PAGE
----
One should be related to that this material may be consumed in its biological and physicochemical properties, such as reaction with bacterial components which include protein and phospholipid.[12]

After the assessment of the in vitro residual antibacterial effect for the CH + CHX in the current study, an in vivo study was performed to confirm its antibacterial effect. It was determined that S1 and S2 samples (bacterial counts before and after instrumentation) for all groups showed no significant differences, so this indicated standardisation for bacterial counts in all groups. Maximums reduction in the count of bacteria (S3) was observed in the 1-week group and 2-weeks group. The antibacterial effect of CH + CHX related to the CHX as it has a wide antimicrobial spectrum effective against E.f destroys the bacteria by attaching to the bacterial cell wall. CHX acts by electrostatic interaction as it is positively charged and the bacterial wall is negatively charged, where interaction will occur and increase the cell wall coating permitting bacterial cytoplasm coagulation and lead to cell death. The prolonged antibacterial effect of CH + CHX may be due to the substantivity of CHX in which is adsorbed on the anionic substrate and then slowly released from these sites, thus resulting in long-standing antibacterial effects.[6],[19]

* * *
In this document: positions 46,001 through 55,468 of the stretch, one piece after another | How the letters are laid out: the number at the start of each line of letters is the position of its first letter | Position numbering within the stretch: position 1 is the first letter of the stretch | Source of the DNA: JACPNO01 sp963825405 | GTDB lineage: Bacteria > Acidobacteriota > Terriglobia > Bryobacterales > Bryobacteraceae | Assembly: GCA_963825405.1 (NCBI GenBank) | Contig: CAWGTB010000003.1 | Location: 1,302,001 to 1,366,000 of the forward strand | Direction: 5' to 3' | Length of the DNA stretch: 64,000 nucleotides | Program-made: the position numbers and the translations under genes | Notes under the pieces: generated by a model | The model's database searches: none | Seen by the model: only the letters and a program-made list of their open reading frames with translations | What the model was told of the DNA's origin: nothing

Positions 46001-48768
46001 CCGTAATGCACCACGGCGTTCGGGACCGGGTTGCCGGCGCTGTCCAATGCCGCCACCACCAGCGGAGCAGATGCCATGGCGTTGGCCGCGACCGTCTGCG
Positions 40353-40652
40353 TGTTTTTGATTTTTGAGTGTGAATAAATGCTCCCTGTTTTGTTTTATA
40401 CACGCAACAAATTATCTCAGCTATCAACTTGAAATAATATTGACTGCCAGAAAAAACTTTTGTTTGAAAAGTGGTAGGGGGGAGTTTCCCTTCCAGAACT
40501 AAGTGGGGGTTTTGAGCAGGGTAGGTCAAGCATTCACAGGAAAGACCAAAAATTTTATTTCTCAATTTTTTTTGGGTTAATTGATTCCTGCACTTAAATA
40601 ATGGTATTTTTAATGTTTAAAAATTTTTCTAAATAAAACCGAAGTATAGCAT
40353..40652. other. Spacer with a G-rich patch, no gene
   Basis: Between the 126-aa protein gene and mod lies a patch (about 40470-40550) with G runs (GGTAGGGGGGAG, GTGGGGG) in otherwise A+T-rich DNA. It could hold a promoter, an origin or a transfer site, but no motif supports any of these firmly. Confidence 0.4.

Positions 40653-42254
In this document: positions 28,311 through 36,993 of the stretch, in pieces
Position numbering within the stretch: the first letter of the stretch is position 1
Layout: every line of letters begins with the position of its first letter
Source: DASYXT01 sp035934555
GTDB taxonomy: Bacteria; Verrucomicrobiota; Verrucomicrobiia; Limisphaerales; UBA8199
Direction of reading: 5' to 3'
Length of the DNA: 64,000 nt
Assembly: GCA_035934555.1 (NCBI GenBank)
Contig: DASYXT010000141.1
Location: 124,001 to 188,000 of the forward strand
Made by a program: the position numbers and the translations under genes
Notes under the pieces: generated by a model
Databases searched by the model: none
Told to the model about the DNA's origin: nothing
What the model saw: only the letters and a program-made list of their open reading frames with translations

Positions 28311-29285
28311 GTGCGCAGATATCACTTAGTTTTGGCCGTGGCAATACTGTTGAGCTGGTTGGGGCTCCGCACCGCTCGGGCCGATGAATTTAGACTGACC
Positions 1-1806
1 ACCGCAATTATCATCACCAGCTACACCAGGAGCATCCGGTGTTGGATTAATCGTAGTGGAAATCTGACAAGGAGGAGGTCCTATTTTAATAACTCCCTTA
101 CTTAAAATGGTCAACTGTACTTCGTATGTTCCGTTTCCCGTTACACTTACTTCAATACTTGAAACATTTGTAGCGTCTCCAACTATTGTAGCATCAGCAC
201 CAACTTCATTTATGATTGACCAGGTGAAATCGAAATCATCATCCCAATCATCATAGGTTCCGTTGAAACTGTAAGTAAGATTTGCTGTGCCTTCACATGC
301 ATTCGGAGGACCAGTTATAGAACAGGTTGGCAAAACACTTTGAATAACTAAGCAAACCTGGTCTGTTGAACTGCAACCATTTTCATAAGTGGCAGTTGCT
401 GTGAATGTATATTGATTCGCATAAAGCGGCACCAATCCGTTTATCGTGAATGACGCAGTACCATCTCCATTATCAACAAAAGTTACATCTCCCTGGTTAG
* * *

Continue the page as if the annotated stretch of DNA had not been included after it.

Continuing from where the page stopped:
Besides, the results of the current study revealed that the elimination of the E.f after 3 weeks is significantly decreased. This may be attributed to the buffering capacity of tissue fluid and dentine, reaction with enzymatic release from bacteria and dissolution of the material. Although it has been reported by the previous study that the addition of 2% CHX to CH had satisfactory physicochemical properties (solubility, pH, flow and setting time) when used as an ICM.[7] In addition, Kontakiotis et al.[21] had been found that CH + 2% CHX can be used clinically without the disturbing sealing ability of root canal filling.